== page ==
This paper analyzes the experience of people living with the Berardinelli-Seip Syndrome in the Brazilian Northeast. This qualitative study was developed with eleven informants, namely, nine people living with the syndrome and two mothers. Information was gathered using participant observation, social characterization and semi-structured interviews. Data were analyzed by means of a thematic coding technique. Two categories emerged: (1) ‘the secret is to shut your mouth’: food management in daily life; and (2) ‘Ah, is it a transvestite?’ body, gender, and masculinization. We concluded that, in the experience of the informants, their negotiations and creativity translated into strategies for food management that integrated tastes, values, habits, biomedical prescriptions and pleasures involved in commensality situations. Regarding corporeality, it has been shown that representations and experiences with the body show gender inequalities, insofar as women become privileged targets of stigmas, prejudices and discrimination in adult life.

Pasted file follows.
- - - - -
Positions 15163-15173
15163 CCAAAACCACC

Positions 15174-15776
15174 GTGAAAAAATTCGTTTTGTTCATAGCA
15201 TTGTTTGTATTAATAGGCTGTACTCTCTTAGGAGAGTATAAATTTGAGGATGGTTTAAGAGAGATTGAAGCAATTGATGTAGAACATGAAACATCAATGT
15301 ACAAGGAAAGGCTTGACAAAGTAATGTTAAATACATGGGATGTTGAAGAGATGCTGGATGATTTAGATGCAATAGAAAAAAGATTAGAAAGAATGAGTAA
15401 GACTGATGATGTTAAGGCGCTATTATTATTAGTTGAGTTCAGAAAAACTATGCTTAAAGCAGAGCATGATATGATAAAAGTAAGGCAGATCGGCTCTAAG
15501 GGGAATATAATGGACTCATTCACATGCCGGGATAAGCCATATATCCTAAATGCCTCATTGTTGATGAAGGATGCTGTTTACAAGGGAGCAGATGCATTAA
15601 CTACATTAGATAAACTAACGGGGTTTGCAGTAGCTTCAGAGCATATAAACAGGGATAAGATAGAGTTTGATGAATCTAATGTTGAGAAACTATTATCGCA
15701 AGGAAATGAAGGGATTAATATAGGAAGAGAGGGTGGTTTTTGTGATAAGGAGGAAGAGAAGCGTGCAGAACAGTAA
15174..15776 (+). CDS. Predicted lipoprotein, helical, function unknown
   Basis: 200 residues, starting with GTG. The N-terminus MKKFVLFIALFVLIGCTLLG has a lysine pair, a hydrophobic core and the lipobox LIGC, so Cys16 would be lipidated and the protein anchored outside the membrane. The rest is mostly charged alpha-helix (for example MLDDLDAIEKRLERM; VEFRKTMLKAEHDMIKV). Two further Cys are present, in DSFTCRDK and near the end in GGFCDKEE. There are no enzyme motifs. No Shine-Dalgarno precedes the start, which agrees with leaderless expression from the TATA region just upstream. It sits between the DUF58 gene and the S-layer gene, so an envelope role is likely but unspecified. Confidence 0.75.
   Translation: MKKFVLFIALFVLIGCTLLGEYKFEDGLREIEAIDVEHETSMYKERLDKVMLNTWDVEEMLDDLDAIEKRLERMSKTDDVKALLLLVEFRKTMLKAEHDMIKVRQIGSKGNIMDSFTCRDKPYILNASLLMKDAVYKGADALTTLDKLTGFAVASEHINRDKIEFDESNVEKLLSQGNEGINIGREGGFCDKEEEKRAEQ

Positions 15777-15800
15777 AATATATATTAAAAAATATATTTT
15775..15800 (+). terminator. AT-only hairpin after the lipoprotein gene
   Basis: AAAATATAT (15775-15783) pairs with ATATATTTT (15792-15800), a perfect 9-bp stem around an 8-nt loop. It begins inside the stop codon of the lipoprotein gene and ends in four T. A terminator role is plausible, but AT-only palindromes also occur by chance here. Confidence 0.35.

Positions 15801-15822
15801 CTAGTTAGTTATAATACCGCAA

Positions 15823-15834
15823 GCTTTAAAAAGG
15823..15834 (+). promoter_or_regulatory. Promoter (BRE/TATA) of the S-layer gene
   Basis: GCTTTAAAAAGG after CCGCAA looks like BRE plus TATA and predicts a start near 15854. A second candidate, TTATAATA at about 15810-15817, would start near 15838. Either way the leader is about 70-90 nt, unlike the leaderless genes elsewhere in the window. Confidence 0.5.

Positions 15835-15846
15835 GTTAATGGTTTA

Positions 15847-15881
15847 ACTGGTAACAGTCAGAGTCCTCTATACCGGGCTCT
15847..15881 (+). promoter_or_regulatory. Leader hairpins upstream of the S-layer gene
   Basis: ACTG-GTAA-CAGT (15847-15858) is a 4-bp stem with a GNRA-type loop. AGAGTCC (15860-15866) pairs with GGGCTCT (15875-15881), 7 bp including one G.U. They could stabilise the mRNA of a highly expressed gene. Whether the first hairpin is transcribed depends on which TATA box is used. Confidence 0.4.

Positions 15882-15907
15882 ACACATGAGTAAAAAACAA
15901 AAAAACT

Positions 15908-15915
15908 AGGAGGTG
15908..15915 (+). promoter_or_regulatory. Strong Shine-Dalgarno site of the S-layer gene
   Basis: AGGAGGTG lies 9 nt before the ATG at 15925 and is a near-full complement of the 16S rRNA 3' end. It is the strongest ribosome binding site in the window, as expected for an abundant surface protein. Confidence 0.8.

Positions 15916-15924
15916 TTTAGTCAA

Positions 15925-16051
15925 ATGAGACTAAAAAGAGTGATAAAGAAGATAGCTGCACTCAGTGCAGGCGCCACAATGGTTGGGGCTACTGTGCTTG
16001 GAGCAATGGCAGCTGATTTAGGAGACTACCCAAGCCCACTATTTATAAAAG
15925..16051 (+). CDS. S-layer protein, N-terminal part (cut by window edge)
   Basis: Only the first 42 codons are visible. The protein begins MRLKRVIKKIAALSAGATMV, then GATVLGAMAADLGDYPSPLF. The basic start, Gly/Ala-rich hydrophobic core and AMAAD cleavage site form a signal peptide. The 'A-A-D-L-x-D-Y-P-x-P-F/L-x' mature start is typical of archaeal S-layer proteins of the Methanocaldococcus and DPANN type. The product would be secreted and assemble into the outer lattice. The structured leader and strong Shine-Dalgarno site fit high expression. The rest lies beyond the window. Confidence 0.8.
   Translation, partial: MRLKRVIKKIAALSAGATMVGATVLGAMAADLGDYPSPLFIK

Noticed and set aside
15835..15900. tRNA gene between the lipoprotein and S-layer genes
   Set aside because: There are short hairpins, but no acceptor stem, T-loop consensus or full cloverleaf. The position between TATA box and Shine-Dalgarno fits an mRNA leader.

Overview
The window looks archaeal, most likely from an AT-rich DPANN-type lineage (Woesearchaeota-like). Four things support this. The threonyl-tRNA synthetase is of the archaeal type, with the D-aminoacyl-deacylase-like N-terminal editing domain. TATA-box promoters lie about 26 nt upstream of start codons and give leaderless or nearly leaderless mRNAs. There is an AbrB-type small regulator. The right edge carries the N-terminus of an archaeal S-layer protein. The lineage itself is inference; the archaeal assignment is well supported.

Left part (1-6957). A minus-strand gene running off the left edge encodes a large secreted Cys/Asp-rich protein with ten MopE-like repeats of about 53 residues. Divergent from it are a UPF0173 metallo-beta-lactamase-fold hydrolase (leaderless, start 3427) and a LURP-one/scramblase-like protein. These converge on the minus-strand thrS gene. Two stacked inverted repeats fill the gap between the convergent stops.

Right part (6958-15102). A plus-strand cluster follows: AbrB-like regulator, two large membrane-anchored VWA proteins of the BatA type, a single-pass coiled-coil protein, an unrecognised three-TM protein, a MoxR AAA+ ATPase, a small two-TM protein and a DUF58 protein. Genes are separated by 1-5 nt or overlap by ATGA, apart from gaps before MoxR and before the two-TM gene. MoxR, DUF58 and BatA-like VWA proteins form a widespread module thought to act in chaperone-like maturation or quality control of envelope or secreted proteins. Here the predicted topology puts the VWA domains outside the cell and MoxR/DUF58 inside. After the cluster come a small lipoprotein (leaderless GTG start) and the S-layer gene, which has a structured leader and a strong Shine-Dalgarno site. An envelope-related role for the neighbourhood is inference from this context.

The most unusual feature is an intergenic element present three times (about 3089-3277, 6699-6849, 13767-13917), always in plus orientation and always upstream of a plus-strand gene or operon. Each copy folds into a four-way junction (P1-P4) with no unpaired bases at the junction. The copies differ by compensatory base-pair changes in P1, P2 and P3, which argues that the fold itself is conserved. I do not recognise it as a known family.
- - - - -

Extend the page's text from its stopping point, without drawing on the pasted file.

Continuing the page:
Congenital Generalized Lipodystrophy; Medical anthropology; Illness experience; Food; Gender and health